For his part, Gates also denied any wrongdoing in the Iran-Contra arms-for-hostage deal and expressed only one significant regret that he acquiesced to the decision to withhold from Congress the Jan. 17, 1986, presidential intelligence “finding” that gave some legal cover to the Iran arms shipments.
Besides the questions about whether Gates lied to protect himself and his superiors in these scandals involving Iran, Iraq and Israel, Gates also faced charges from senior colleagues inside the CIA’s analytical division that he corrupted their standards for providing honest assessments to U.S. policymakers.
Once Casey became Reagan’s CIA director in 1981, Gates was put on the fast track for career success. Shoving aside more senior officials, Gates rose quickly to head the CIA’s analytical division, where he reversed decades of CIA traditions regarding objective analysis.
In that job and later as Casey’s deputy director Gates oversaw an analytical division that began exaggerating dangers abroad to justify Reagan’s massive military buildup. Instead of seeing the signs of a coming Soviet collapse, Gates’s analytical product conjured up a Soviet empire gaining on all fronts.
To fit with Reagan’s geopolitical needs, Gates’s CIA also downplayed real dangers that ironically would emerge as greater threats today. For instance, analysts who warned about Pakistan’s secret work on a nuclear bomb were ignored and even punished, apparently because the Reagan administration needed Pakistan’s help in supporting anti-Soviet mujahedeen rebels in Afghanistan.
At Gates’s confirmation hearings in 1991, former CIA analysts, including renowned Kremlinologist Melvin A. Goodman, took the extraordinary step of coming out of the shadows to accuse Gates of politicizing intelligence. [For details, see Consortiumnews.com’s “The Mysterious Robert Gates.”]
Despite this checkered record for wisdom and truth-telling, Gates today is renowned across Washington as a modern “wise man.” In 2009, Washington Post columnist David Broder, the late “dean of the Washington press corps,” hailed Gates as “incapable of dissembling.”
Now, as Gates prepares to retire as Defense Secretary in late June, he is being showered with rose petals of official praise. His insights like the one about governments lying to one another are greeted with appreciative chuckles and appreciation for his “candor.”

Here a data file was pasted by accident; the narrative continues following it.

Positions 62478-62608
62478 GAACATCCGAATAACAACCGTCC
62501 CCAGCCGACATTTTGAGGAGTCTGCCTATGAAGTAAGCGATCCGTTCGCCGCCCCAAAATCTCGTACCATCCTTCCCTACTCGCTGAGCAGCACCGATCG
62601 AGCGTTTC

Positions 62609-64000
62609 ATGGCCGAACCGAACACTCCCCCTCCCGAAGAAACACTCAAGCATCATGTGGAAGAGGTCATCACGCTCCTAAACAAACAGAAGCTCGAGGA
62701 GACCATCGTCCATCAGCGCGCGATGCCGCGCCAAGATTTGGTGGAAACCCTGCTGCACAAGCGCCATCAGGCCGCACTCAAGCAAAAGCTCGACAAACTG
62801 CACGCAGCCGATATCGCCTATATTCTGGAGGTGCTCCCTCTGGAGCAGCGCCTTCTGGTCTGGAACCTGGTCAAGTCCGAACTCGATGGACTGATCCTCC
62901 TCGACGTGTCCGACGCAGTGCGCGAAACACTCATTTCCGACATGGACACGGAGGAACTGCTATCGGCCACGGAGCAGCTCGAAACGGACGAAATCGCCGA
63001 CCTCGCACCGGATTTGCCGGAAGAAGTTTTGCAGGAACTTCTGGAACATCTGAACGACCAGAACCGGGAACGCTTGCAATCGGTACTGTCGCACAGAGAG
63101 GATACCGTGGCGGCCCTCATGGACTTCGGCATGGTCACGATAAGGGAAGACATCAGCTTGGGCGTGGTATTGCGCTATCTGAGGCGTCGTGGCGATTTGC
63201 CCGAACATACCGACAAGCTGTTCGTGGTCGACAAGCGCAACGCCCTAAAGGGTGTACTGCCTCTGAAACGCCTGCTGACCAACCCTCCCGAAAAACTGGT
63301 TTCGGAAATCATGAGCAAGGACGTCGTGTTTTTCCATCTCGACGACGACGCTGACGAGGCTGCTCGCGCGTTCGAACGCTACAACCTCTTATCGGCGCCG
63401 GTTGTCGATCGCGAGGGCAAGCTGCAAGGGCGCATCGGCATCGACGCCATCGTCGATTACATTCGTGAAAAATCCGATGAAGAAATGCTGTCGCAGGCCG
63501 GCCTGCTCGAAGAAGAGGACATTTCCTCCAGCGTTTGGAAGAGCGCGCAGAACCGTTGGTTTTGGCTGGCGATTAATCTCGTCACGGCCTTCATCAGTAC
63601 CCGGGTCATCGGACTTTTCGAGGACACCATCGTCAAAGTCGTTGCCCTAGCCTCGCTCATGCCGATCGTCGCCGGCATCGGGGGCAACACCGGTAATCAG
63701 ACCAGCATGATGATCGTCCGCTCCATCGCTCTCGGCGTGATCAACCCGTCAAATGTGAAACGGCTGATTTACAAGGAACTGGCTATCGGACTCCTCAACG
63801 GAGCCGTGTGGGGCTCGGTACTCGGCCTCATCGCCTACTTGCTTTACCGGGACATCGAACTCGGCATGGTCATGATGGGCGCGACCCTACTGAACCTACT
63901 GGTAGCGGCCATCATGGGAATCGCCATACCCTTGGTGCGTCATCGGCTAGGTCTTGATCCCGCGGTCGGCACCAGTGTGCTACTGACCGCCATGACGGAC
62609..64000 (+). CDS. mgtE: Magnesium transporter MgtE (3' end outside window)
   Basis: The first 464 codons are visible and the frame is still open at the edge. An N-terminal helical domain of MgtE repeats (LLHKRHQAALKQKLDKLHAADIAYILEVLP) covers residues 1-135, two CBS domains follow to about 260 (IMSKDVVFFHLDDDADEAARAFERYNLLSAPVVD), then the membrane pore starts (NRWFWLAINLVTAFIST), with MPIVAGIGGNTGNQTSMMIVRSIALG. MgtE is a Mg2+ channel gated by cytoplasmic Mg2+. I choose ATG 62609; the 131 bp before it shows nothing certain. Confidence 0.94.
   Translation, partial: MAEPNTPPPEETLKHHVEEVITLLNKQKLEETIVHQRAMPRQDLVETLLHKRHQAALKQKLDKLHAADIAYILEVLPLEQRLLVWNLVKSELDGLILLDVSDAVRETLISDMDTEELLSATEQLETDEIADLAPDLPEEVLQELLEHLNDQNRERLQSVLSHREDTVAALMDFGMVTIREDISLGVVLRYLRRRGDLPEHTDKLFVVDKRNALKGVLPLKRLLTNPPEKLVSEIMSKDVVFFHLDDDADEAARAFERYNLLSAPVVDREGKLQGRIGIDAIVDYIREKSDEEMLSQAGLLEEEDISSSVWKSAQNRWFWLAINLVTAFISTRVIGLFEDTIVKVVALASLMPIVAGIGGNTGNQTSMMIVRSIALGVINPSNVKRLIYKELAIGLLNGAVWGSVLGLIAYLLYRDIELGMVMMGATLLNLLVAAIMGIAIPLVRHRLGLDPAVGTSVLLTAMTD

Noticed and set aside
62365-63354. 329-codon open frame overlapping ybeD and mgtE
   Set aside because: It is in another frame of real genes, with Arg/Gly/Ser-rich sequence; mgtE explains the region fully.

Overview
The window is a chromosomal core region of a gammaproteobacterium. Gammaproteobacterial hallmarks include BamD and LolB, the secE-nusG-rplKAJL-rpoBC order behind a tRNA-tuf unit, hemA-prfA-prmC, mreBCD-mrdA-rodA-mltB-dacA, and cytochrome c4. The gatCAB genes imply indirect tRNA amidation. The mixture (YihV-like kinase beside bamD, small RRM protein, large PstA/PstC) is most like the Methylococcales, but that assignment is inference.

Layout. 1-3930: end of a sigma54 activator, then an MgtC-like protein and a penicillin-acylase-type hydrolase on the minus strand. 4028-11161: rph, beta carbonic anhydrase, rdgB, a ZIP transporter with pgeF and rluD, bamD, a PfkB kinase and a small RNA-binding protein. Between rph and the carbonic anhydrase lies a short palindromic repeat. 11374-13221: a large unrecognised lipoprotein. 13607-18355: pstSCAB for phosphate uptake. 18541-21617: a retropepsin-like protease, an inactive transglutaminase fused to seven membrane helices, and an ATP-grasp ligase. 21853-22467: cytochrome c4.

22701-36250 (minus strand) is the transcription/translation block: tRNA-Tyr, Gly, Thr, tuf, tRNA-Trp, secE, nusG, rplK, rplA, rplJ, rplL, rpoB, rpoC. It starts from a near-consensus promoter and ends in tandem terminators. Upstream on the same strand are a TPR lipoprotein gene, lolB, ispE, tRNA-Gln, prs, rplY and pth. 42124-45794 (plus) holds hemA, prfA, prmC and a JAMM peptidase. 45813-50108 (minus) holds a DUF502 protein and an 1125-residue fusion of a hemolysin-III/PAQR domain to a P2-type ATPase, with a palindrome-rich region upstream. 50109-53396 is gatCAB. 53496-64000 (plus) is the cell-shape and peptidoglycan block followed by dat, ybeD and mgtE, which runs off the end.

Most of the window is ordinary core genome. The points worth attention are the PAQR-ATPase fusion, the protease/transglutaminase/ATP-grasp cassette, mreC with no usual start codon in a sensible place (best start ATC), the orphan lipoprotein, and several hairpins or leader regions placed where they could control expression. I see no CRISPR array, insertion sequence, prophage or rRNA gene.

At Wednesday’s hearing before the Senate Appropriations Committee, which was billed as his last congressional appearance as Defense Secretary, Gates was depicted in the media as a straight talker who had run out of patience with America’s erstwhile allies and the political posturing of Congress.
Despite his curt responses to questions from Leahy and others, the New York Times reported that “Wednesday’s hearing … was in fact mostly a lovefest as members of the committee lavished praise on Mr. Gates. On June 30 he is to walk out of the Pentagon and into a life of writing books lakeside near Seattle.
“‘Secretary Gates, I look forward to you coming home to our home state,’ Senator Patty Murray, Democrat of Washington, said at one point in the hearing. ‘I know you must be looking forward to that.’
“‘Fifteen days,’ Mr. Gates replied, to laughter.”
It is probably not likely that Gates will use his book writing to tell the full truth and nothing but the truth about what he did as a government official. After all, as Gates has made clear, lying is “the way business gets done.”
[For more on these topics, see Robert Parry’s Secrecy & Privilege and Neck Deep, now available in a two-book set for the discount price of only $19. For details, click here.]
Robert Parry broke many of the Iran-Contra stories in the 1980s for the Associated Press and Newsweek. His latest book, Neck Deep: The Disastrous Presidency of George W. Bush, was written with two of his sons, Sam and Nat, and can be ordered at neckdeepbook.com. His two previous books, Secrecy & Privilege: The Rise of the Bush Dynasty from Watergate to Iraq and Lost History: Contras, Cocaine, the Press & ‘Project Truth’ are also available there.